Commission is cautious about using the figures below to make generalisations about
differences in prevalence rates among jurisdictions. Nevertheless, it appears that
Tasmania has lower prevalence rates than other states.”
What was that? Tasmania has LOWER prevalence rates than other states? Gee Mr Newell, maybe you should have read the report a little more closely.
As well the agreement with Mr Wilkie would see the introduction of compulsory pore-
commitment technology by 2014. That well may mean every single person including the
99.6% of people who have no gambling problems will require an “Australia Card” type
license containing expenditure limit which also well may be dictated by the Government
and its anti-club supporters before being permitted to play a gaming machine. This is
treating every single person as a problem gambler and smacks of a “Nanny” State.
Don’t you just love Newell’s figures? “99.6% of people who have no gambling problems”. This is deceptive, as the only people who have gambling problems… are gamblers. Seems obvious, no? And the PC Report found that up to 30% of regular poker machine gamblers can be classified as moderate to severe problem gamblers.
Then there’s the reference to the “Australia Card”, which is not just deceptive, it’s downright misleading and completely untrue. The only people making this assertion work for Clubs Australia. And the expenditure limit? The whole point of pre-commitment is that gamblers set their own limits. To suggest that the government “and its anti-club supporters” could dictate expenditure limits is a bald-faced lie.
Brief side-note: despite my many rants and posts attacking the actions of Clubs Australia, I am not anti-clubs, just as I am not anti-gambling. I am pro-reform. The poker machine gambling industry in this country is a harmful, largely-uncontrolled mess and needs to be overhauled.
One more thing: what letter opposing pokie reform would be complete without a reference to “wowsers” or a “Nanny state”?
Ms Gillard has said if the Australian States and Territories do not play ball on this issue
she will try to use Commonwealth powers to bludgeon them into submission. So much
for State rights!! This is subject to legal advice. Should they be legislated, both of these
proposed measures will lead to Club closure and job losses I have no doubt
Beautiful word, “bludgeon”. So expressive. So emotive. And given the way that state and territorial governments suck up gambling revenue and taxes, so perfectly appropriate. This reform cannot be left solely in the hands of the State and Territory governments, as they are hopelessly compromised by their reliance on gambling income. Nowhere is this more obvious than in NSW, where the clubs movement and its involvement in politics is at its strongest.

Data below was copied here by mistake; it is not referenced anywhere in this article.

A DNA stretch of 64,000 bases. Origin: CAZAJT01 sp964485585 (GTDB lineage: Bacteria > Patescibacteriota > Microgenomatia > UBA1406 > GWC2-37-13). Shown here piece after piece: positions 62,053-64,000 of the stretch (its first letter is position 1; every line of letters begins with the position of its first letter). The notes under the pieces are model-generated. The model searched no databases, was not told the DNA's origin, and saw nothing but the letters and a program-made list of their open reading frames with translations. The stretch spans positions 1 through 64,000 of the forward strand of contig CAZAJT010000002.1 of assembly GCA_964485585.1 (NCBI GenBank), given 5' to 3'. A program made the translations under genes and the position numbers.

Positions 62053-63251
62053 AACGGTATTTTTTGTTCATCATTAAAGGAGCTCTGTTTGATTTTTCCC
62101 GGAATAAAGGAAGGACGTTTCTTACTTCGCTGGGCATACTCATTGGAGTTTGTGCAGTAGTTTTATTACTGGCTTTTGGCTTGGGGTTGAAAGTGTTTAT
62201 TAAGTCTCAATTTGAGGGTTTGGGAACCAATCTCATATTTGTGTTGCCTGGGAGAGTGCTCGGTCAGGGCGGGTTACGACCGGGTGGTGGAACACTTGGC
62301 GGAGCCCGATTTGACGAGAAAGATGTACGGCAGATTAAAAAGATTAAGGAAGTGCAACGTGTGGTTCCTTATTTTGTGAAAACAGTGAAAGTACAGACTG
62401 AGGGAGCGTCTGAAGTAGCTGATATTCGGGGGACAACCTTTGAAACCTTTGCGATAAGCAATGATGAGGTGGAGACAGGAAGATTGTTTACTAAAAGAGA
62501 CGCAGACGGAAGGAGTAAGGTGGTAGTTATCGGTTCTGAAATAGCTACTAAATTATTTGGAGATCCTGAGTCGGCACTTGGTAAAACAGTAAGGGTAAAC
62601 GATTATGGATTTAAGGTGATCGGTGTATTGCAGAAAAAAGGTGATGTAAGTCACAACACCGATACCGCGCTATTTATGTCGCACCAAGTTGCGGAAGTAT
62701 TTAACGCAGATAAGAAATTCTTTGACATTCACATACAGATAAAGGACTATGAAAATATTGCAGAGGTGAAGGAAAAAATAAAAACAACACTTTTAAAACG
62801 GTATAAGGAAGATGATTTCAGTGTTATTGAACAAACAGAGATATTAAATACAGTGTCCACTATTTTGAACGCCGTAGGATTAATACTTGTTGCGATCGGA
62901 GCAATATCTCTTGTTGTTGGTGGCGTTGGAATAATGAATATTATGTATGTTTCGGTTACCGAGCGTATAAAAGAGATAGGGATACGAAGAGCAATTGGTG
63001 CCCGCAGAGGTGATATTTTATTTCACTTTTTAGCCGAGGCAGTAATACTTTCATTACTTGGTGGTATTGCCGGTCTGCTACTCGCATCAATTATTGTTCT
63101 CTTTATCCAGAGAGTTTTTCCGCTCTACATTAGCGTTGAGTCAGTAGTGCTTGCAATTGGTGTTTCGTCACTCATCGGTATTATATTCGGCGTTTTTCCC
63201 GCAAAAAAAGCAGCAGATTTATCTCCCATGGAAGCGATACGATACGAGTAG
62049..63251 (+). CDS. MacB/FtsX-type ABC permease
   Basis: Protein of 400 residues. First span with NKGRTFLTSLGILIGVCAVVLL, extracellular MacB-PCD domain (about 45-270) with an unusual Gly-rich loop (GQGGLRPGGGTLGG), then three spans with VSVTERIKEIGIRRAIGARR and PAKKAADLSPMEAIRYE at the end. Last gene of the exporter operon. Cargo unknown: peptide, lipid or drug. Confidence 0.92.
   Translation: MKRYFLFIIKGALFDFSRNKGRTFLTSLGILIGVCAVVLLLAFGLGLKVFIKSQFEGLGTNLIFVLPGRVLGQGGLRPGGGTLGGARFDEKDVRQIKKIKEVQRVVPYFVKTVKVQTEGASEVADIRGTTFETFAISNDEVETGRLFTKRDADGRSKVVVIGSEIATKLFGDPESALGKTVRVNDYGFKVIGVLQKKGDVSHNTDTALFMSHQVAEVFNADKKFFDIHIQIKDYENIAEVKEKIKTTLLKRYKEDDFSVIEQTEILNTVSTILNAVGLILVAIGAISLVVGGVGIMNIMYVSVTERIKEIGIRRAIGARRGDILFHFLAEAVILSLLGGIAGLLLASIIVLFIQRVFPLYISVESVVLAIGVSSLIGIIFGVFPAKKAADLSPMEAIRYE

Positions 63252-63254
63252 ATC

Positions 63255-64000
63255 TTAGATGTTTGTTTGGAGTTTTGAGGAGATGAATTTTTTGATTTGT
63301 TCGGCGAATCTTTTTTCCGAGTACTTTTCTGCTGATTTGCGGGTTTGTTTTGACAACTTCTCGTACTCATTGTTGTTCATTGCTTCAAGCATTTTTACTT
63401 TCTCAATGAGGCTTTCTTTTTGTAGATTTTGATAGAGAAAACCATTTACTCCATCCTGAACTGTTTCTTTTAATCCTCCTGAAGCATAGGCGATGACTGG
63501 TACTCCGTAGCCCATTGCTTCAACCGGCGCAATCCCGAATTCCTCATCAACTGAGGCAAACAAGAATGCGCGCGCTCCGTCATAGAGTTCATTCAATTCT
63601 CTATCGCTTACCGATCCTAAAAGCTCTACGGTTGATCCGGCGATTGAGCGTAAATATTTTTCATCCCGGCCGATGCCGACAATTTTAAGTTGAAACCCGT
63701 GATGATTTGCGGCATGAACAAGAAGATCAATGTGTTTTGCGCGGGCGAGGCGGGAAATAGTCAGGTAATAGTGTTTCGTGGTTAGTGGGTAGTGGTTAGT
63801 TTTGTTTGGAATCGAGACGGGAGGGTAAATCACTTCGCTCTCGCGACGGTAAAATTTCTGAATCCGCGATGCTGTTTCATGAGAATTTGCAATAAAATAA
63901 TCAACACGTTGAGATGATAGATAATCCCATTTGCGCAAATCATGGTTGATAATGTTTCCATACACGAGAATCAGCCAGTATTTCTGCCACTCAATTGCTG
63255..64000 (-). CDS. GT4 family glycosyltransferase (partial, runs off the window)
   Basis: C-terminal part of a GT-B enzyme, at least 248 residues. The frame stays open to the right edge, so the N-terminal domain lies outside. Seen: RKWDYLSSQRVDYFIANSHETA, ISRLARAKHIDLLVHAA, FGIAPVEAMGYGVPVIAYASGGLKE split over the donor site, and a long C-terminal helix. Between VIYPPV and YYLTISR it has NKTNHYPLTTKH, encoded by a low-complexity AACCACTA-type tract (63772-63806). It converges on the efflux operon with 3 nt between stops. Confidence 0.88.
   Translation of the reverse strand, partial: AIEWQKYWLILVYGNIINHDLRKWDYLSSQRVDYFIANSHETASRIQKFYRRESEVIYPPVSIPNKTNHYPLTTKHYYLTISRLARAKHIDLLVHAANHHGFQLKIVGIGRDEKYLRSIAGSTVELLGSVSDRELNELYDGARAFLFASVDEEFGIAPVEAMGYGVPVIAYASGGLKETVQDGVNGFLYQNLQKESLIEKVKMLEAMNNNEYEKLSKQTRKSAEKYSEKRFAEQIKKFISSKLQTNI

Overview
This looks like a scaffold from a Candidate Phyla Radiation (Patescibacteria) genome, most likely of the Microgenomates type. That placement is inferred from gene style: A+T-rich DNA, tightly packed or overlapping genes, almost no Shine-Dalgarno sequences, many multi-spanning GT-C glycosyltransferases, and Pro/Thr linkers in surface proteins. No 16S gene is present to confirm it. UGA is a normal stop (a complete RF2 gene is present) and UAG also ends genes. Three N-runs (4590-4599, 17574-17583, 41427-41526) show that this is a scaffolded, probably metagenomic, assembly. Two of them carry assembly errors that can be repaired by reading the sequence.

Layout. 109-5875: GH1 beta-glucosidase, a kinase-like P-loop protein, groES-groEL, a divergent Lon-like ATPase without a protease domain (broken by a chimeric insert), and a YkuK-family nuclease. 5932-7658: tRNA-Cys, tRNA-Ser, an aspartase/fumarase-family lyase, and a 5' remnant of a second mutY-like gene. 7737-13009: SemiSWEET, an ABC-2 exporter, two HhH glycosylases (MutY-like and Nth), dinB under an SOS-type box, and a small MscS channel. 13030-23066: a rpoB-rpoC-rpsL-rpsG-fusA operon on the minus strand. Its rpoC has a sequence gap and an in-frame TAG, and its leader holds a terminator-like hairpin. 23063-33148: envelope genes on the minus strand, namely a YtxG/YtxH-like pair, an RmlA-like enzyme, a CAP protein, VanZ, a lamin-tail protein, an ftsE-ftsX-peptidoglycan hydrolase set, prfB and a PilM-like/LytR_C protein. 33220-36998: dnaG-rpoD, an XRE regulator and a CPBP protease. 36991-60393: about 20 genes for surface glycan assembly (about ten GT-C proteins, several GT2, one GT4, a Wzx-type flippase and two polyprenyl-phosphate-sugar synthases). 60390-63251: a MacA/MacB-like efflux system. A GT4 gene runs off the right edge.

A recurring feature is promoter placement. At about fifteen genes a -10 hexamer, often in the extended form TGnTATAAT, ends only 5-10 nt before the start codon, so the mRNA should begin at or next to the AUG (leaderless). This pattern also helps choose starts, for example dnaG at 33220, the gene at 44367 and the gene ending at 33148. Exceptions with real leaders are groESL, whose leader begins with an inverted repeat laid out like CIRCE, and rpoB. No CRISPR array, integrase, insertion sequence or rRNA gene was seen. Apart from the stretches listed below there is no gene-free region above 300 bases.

Needless to say, ClubsNSW and Clubs Australia are disgusted by these announcements
which demonstrate a clear willingness to see down the drain our Clubs, their people and
communities for sheer political expediency in an unashamed grab for power at any cost.
Once again: this is not about breaking the clubs. This is not a power grab. This is about reforming the poker machine gambling industry. This is about harm minimisation. This is about problem gambling, and depression, and pain, and sometimes, sadly, suicide. This is about fixing what has been broken for so many, many years.
The clubs say they support the communities; why, then, do they resist gambling reform when it is the community that suffers the most?
I can assure you we are not taking this laying down and I ask each of you to carry this
fight to your local Members of Parliament and bring it to the attention of all Club
Members via this letter if you so wish.Our industry and the many people and
communities it supports have much to lose.
Like other struggle4s we have faced through the Club Industry’s proud history this also
will require unity and strength of commitment by us all. I look forward to your on-going
support as the future of our community Clubs becomes clearer in these uncertain times.
Newell certainly has a chip on his shoulder! Get it in to your head: this is not an attack on the clubs! Guess what? You’re not the only one with pokies! Yet the hotel industry has barely made a sound about the whole pre-commitment issue. Maybe that’s because they realise that it’s not only inevitable, but also the right thing.
But of course, the clubs don’t care about the hotels. Again, in NSW where the clubs are strongest, they get so many advantages over the hotels. Not only tax breaks, but also no limits on the number of machines each venue can have. Poor old NSW hotels have to struggle along with a maximum of 30 machines; some clubs have more than 20 times that amount!
No, this is not an attack on the clubs, but they’re right to feel threatened. That’s because they’re so set in their ways, so used to being powerful, that the mere thought of losing some of that power frightens and alarms them.
Yours sincerely Peter Newell OAM Chairman ClubsNSW